FACTORY DEFECTS – If the buyer discovers factory defects or manufacturing defects after delivery, then the risk of carrier loss still remains with the buyer. However, “title” of the defective merchandise reverts back to the seller only when the buyer timely and rightfully notifies the seller of the non-conformity.  “Timely” is generally construed as within 14 days of receipt.  It is the buyer’s responsibility to make arrangements to ship the merchandise back, i.e. securing return authorizations from the shipper and contacting a carrier for pickup. The “invitation” to pick up defects must originate from the possessor of such goods. The delivering carrier is not liable in this type of “non-conformity,” as the factory defects did not arise from negligent actions of the freight carrier. Under the Uniform Commercial Code, the buyer must follow reasonable return instructions of the seller and may not unilaterally dispose of non-perishable items without prior approval of the seller. The buyer may not impose “penalties,” as the seller has the right to “cure” by shipping replacement product.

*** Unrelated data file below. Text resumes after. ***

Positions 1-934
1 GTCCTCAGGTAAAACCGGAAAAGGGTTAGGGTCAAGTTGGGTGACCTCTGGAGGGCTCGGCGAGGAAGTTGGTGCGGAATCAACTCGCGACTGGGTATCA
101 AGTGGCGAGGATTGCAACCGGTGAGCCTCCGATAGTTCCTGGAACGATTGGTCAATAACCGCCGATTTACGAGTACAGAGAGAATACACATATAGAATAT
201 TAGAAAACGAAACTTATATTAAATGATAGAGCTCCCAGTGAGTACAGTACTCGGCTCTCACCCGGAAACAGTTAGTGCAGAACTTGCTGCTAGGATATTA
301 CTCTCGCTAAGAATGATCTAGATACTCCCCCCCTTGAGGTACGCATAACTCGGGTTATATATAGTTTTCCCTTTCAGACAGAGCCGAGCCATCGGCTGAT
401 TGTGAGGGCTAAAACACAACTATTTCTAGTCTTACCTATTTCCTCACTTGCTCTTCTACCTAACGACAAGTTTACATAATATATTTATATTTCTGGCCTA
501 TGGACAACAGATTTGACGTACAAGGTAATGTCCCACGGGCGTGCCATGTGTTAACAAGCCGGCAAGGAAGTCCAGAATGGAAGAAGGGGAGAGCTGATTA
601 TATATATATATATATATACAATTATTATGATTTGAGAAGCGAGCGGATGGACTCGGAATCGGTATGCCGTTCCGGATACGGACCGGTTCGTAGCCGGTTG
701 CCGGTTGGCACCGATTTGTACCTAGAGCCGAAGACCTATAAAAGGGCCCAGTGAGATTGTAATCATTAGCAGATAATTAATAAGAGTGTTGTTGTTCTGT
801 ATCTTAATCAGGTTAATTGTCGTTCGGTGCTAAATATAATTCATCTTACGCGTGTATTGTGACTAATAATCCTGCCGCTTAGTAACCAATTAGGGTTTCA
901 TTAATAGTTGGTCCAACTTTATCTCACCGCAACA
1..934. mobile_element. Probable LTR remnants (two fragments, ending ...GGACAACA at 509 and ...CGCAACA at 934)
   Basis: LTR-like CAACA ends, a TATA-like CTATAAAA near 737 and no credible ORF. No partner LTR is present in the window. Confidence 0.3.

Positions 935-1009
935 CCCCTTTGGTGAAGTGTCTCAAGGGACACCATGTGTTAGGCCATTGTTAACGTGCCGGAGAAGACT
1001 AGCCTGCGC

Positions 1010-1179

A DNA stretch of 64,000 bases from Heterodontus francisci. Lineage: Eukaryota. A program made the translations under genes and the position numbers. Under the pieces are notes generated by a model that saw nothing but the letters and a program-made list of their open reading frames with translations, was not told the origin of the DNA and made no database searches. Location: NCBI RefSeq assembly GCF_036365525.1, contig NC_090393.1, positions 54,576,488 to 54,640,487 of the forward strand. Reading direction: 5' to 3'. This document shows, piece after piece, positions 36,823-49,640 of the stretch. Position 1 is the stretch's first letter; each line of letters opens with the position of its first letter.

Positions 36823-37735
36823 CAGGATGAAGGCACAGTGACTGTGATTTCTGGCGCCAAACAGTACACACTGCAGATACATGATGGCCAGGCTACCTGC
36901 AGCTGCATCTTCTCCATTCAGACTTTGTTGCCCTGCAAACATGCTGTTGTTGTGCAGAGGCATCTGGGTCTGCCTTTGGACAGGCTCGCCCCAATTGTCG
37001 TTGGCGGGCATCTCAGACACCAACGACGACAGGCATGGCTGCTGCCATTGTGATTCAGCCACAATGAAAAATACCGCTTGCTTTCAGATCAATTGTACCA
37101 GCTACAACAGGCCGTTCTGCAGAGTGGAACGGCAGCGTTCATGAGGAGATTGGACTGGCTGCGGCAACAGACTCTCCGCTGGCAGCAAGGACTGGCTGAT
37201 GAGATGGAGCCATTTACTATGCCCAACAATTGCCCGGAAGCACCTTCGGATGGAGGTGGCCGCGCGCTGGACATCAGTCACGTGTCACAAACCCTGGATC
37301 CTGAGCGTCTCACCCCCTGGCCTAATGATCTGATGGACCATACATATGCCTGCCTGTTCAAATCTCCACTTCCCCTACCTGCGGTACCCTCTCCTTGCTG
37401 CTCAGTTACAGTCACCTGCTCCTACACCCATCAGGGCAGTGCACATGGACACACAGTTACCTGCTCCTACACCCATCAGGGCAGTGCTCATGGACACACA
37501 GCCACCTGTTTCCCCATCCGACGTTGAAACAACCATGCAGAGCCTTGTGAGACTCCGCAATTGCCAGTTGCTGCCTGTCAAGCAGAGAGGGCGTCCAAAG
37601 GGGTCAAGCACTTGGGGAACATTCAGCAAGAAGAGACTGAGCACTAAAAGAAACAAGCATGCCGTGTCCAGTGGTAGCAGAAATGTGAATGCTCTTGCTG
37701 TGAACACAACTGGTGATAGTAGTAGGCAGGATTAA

REFUSING DELIVERY – When the buyer refuses to accept delivery, this is a rightful method of “revoking acceptance,” if the buyer immediately informs the seller by formal notice that the delivery was refused or will be refused.  “Breach” and not revocation determines if “title” transfers back to the shipper. 


NOTATIONS ON THE BILL OF LADING, I.E. DAMAGED CARTONS AND SHORTAGES – When conspicuous damage notations are made on delivery records, the buyer is still obligated to take another step and “rightfully revoke acceptance” by formally filing claim forms and notices and submitting same to both the shipper and carrier.


CONCEALED DAMAGE – If a buyer opens a carton after delivery and discovers “concealed freight damage,” it is the buyer’s sole responsibility to file a formal claim with both the freight carrier and the seller.  The carrier then launches an investigation to determine fault and then remedies the damage issues with the seller or with the buyer.